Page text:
June 29th – Gang Ball Day

The practice of ‘ganging’ the boundaries of a district is extremely old, serving as a way for districts to mark their boundaries in the days before maps were widespread and accurate. Whilst the shape of the City is relatively sedentary nowadays, it was once fast-changing, new buildings springing up all over. The maps there were quickly went out of date, and the perception of space changed with the new constructions, meaning that disputes over territory were common, especially as the districts and parishes all charged different taxes, were governed differently, and had a sense of identity and near-xenophobic pride.

Ganging still takes place in most districts today, despite the fact it is no longer necessary, as districts are less important in the management of the City and their boundaries are now accepted. The process is fairly simple; a group or ‘gang’ of Buentoillitants gather at their district centre, then run or walk around the boundary, checking off the boundary markers (small stones, plaques or even just wall or floor carvings, each showing the district’s particular glyph-like mark) verbally and with painted tallies. At seemingly random points all around Buentoille you will stumble across hundreds of these markers, some with enormous tallies on the wall next to them, demonstrating the hundreds of years they have been observed.

This is how most districts carried out the ganging of their borders, and whilst there were certainly boundary disputes that resulted in occasional violence between the gangs, it was primarily a peaceful practice. Peaceful that is, except for between the districts of Sleade Yard and Whight Hollow. There is only a small border between the two, but despite its side it was invariably the site of internecine violence, started from some unknown scuffle in an attempt by one side or the other to claim additional land for their district (the details of the original slight were lost in the hundreds of years of argument that followed). Gradually the violence became worse, and those who dwelled in the immediate vicinity started leaving for the day to avoid the bloodshed.

There is still some rivalry between the districts today, but it tends to be of a far better nature than it once was. This is primarily down to the introduction of Gang Ball, a sport that was invented as a way of quelling the worst of the violence. Games give rules to conflict, they isolate it and prevent it from spreading, this is something the women of Sleade Yard and Whight Hollow knew well, and sought to use to their advantage when they introduced the sport. Whilst some of those fighting in the streets were women (the papers of the time went into great detail about the exploits of ‘Stomping Betty’ and ‘Frying Pan Anne’), it was mainly perpetuated by the men. Deciding they’d had enough, the women of each district convened one year, after a young man had died, and decided on the rules.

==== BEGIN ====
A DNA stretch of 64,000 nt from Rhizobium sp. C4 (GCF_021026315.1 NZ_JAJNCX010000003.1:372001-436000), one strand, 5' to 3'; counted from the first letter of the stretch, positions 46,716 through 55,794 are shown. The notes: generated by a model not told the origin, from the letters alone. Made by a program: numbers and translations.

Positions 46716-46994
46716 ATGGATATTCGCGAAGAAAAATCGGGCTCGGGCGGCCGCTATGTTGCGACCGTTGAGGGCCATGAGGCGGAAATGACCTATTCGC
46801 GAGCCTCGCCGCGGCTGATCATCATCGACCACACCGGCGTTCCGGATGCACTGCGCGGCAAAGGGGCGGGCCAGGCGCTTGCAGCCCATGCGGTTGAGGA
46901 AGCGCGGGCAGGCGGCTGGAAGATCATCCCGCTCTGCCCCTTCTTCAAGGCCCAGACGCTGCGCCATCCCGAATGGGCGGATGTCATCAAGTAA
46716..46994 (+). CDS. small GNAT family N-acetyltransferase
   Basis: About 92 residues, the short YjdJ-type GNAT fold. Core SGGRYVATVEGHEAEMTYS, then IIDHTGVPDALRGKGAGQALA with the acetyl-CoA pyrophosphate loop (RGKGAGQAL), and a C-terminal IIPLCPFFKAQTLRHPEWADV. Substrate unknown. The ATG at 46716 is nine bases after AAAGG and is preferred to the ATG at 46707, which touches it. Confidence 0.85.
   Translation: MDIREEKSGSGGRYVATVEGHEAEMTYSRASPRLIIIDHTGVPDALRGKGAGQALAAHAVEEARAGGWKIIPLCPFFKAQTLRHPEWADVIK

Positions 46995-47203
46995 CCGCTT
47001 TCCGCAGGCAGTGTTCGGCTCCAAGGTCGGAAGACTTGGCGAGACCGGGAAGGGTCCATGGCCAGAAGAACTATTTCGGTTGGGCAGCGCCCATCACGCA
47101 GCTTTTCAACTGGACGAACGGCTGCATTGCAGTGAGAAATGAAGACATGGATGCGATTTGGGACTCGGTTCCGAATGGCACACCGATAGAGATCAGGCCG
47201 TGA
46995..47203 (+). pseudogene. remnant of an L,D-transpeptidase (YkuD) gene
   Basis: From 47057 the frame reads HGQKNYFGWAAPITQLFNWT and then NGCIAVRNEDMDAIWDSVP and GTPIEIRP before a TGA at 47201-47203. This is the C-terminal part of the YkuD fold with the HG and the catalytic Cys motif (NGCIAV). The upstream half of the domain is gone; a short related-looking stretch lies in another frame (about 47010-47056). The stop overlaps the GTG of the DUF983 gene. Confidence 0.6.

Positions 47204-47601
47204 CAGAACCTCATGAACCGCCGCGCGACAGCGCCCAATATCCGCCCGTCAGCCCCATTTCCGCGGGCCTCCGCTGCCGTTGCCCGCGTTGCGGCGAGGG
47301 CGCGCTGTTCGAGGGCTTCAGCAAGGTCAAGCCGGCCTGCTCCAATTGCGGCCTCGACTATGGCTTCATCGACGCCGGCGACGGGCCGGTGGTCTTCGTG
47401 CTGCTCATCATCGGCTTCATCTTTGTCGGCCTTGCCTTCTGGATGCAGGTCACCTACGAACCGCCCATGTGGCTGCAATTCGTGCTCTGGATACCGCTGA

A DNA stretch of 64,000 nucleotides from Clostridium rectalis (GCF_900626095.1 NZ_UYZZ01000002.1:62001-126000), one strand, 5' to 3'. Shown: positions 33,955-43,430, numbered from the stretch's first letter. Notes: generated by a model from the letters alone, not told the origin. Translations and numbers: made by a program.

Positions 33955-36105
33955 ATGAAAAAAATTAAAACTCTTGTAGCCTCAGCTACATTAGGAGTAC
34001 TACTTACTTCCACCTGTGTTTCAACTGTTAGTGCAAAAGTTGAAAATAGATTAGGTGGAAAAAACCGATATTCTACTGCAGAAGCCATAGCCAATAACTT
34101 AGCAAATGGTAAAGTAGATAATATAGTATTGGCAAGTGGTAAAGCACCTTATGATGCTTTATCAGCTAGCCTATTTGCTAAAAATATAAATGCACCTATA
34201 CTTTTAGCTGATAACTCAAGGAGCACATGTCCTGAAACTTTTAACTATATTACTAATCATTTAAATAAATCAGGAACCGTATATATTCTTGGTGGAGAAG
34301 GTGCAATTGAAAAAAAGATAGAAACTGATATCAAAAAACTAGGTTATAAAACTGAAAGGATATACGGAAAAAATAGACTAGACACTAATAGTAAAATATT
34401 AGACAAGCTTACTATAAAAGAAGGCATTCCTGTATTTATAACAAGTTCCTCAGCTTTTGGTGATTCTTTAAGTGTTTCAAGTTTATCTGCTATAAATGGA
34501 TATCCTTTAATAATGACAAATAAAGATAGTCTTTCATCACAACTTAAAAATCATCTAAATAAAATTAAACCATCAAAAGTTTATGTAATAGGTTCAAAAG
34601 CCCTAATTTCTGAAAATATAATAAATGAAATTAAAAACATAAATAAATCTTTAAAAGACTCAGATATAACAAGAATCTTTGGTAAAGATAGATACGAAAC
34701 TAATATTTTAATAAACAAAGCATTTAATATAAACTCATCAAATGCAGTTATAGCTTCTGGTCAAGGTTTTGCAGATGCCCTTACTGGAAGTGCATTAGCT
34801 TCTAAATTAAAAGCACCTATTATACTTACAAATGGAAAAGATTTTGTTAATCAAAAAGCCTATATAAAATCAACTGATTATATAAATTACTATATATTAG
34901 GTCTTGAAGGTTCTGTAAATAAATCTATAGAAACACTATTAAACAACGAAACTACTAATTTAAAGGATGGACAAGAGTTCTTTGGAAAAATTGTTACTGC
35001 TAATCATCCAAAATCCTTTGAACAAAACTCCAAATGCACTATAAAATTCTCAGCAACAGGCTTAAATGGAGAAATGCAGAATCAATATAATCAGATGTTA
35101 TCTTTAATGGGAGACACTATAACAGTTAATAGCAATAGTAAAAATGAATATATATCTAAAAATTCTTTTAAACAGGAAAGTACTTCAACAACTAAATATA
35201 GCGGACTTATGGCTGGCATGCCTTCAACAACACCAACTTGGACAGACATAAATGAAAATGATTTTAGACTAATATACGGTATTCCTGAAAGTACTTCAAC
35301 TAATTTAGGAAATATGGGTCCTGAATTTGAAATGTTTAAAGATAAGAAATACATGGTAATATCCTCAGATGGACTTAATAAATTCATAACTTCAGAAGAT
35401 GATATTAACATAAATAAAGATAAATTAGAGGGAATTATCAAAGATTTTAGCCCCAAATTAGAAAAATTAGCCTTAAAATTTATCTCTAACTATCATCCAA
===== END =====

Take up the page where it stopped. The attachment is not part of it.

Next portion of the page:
To win the game for the year, Gang Ball players must get one of the ‘balls,’ heavy pieces of spherical masonry that would have once adorned the gateposts of Vincent House, a building that straddles the district line, from their opponents’ district centre over the boundary into their own. Whoever does this first wins. This is tougher than it sounds; whilst a very strong person can lift a ball, they are more easily rolled, and hundreds of people are trying to do that at any given time in both directions. Whilst no punching, kicking or other forms of outright violence are allowed, the game is full contact, with each team usually splitting in three: one group to protect the ball, one to get the opponent’s ball and one to line the district boundary. Injuries are common, but the hatred and death that had once marked this festival day are firmly in the past.

A common complaint of Sleade Yard players is that the ground slopes down slightly towards their opponents’ district around the boundary line, but this is usually counterbalanced by the fact they field more players, being a larger district. Most of the games usually come down to a scrum in Drakeman’s Arch, a point on the border where many of the roads funnel to, making the flats above it particularly good spots from which to watch the action. Most of the photographs you see of the sea of people pushing each other back and forth will have been taken from those flats. Obviously there is some danger of crushing to these situations, so as a safety measure each person has a whistle around their neck which they can blow to pause play.

A common tactic is for team members to link arms and push as one, the progress they make being determined by the strength of their bonds, but trickery and guile have been used on more than one occasion. On more than one occasion fake balls have entered the play (a move that became banned very quickly), and once or twice a team have succeeded in rolling the ball into a tenement building, locking the other team out behind them and then passing it though a window that crossed the boundary. On one occasion a team formed a long line and passed the ball between their legs, various ‘guards’ fending off the opposing team on each side. It worked, but the next time their opponents were wise to it and it never worked again.

Whilst Sleade Yard are the overall winners, as marked by a long tally in Drakeman’s Arch, Whight Hollow have won the last fourteen matches, and are the favourites to win this year. Whatever the result, both teams will leave their differences aside when play is out, shaking hands and hugging their opponents. Some even go for a drink with their rivals after, the losers buying, of course.

Other festivals happening today:

  • Tub Day
  • The Festival of Castoffs
  • Rumble in the Jungle Festival